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The Massachusetts "Tech-Tax" Fiasco - Good Policy, Bad Policy or No Policy Connection?

In a few months, I'll be presenting at a Cloud Services and Digital Goods Symposium - Avalara's Sales Tax Horizons 2014. I'll be a part of three member Policy Panel speaking on "Where We Are Today with Technology Tax Legislation." 

Of course I'm thrilled to have been invited to participate in this upcoming "First of its Kind" Tax Forum. One reason is that state tax policy is an area I follow very closely! Now I won't spend a lot of time talking about state tax policy in this post as I'd love to devote an entire post to that topic in the future. 

But this did get me to thinking about an article I recently authored for the Institute for Professionals in Taxation (IPT) Tax Report. In that article, titled "The Massachusetts 'Tech-Tax' Fiasco: It's History, Impact and Valuable Lessons Learned," I provided an overview of a controversial tax provision enacted last July (2013) as part of a Transportation Funding Bill, which would have expanded the Massachusetts 6.25% sales tax to computer software design and certain software modification services. Not only was the new tax provision both vague and complex, its enactment took many in the technology and business community by surprise, was seen as targeting a vibrant sector of the Massachusetts economy, and because it was effective only seven days after its enactment, it soon became the subject of widespread criticism. This led to a successful "grass-roots" effort to have the technology tax legislation repealed less than two months after its effective date.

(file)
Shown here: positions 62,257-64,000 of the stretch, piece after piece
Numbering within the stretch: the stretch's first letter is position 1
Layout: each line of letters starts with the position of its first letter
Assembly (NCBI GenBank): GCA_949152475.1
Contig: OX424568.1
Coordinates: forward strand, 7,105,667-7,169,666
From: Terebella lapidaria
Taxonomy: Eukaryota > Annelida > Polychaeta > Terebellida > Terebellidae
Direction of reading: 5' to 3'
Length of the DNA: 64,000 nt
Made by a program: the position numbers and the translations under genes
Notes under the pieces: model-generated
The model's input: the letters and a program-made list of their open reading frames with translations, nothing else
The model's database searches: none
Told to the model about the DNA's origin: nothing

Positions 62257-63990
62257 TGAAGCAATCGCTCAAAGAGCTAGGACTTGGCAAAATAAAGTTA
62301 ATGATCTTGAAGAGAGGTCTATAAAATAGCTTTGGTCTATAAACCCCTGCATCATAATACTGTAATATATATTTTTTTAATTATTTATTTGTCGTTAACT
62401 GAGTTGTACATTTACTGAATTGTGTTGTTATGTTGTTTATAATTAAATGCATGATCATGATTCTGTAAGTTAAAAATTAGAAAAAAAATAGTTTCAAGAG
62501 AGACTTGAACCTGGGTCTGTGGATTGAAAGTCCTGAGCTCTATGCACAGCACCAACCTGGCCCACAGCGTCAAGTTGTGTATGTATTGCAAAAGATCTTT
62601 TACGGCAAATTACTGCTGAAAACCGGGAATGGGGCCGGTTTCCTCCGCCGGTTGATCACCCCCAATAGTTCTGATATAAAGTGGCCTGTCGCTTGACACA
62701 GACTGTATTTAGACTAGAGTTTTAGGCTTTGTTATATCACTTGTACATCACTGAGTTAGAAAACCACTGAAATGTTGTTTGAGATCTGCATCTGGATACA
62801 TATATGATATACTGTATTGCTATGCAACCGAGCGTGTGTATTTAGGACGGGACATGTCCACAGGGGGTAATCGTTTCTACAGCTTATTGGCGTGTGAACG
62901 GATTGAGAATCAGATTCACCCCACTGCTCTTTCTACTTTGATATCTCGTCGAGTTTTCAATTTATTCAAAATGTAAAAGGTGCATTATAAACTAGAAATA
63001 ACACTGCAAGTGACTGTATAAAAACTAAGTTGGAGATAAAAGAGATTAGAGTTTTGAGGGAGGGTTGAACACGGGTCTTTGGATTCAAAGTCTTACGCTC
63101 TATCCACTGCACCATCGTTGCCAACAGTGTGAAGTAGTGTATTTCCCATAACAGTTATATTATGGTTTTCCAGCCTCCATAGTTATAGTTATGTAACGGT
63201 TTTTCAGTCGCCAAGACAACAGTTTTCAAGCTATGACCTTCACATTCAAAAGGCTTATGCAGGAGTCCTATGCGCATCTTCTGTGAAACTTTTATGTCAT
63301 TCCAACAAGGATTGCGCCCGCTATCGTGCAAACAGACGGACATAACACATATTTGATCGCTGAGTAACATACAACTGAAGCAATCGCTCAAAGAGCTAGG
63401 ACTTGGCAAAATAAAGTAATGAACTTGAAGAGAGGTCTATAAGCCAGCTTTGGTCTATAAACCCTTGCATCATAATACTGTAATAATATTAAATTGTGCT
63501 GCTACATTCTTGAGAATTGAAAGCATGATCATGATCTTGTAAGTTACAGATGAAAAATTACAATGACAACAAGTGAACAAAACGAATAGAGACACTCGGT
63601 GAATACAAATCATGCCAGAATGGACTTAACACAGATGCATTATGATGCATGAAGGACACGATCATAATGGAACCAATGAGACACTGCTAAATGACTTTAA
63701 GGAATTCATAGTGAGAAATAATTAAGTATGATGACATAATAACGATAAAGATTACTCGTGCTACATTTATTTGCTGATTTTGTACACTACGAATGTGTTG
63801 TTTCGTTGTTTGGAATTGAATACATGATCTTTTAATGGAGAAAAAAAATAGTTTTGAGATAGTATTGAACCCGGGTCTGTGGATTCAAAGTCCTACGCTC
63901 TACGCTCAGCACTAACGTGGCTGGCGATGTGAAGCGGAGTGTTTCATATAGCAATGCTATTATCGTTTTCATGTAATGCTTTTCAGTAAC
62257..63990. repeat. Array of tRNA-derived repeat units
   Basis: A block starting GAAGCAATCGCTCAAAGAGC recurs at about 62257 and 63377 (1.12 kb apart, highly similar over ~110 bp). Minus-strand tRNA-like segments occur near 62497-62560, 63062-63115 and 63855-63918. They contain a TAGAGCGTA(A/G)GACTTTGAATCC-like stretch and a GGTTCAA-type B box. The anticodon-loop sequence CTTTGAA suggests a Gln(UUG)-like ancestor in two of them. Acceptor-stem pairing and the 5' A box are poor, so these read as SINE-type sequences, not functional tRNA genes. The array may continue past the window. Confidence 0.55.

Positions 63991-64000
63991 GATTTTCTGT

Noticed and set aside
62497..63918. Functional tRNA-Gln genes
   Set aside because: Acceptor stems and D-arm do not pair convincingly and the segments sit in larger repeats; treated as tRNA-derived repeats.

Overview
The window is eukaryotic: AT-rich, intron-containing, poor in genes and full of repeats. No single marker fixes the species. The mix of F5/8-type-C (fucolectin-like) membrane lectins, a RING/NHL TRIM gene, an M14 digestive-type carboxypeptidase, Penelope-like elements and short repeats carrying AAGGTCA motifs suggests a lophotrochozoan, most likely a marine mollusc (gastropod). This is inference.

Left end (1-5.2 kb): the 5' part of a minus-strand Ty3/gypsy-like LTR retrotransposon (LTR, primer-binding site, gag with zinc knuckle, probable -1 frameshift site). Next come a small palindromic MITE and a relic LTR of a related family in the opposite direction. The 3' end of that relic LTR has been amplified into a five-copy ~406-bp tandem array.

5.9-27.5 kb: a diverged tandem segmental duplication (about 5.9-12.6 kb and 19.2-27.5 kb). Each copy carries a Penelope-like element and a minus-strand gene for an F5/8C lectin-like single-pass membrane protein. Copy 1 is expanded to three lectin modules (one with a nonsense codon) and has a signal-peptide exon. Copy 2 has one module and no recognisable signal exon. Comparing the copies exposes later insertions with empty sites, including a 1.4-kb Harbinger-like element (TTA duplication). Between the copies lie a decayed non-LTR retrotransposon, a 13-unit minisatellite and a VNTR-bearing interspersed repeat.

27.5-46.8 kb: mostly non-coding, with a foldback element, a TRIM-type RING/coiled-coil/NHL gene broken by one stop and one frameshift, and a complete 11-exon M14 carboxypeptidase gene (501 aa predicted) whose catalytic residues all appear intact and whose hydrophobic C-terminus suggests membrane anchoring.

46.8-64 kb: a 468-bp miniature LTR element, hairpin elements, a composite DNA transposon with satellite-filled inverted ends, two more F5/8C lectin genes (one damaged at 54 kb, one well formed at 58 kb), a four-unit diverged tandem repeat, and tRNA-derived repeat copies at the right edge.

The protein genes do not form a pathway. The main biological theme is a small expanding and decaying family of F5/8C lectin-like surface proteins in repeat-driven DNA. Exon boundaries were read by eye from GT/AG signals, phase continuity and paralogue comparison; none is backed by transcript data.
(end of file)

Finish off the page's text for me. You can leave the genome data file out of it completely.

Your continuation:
Although the tax provision is no longer in effect, it remains an example of a bad tax policy approach, or should I say, an example of a "no tax policy connection."  You see, good tax policy often suggests that the object or persons being taxed have some connection to the desired outcome. This is the reason why cigarette taxes are so high (to potentially encourage the cessation of smoking) and why when Colorado legalized the use of recreational marijuana, it also enacted an additional 15% sales tax on the retail sale of marijuana. 

But where Massachusetts' "technology tax" was concerned, there was no viable policy connection. This was a tax on "technology" intended to fund current and future "transportation" needs - roads, bridges, buses and subway trains.  In the end the policy connection just wasn't there! 

Sylvia Summation

Ah, the Massachusetts "Tech-Tax" fiasco!  An example of a bad or "no connection" policy. With States continuing to search for new revenue sources, it's likely - though unfortunate - that we'll see similar legislative "fiascos" occur in other states. Here in Massachusetts, our legislators learned valuable lessons - but will other state legislatures take notice?

By the way, you can read and/or download the entire article from my firm's website, by clicking on the article title in the post above or here:  

"The Massachusetts 'Tech-Tax' Fiasco: It's History, Impact and Valuable Lessons Learned"

You can also read more about the Massachusetts "technology tax" (now repealed) at my prior "Buzz" post:

"Sales Tax on Computer Design, Software Modification Services: Massachusetts Issues Initial Guidance, Yet Questions and Challenges Remain"



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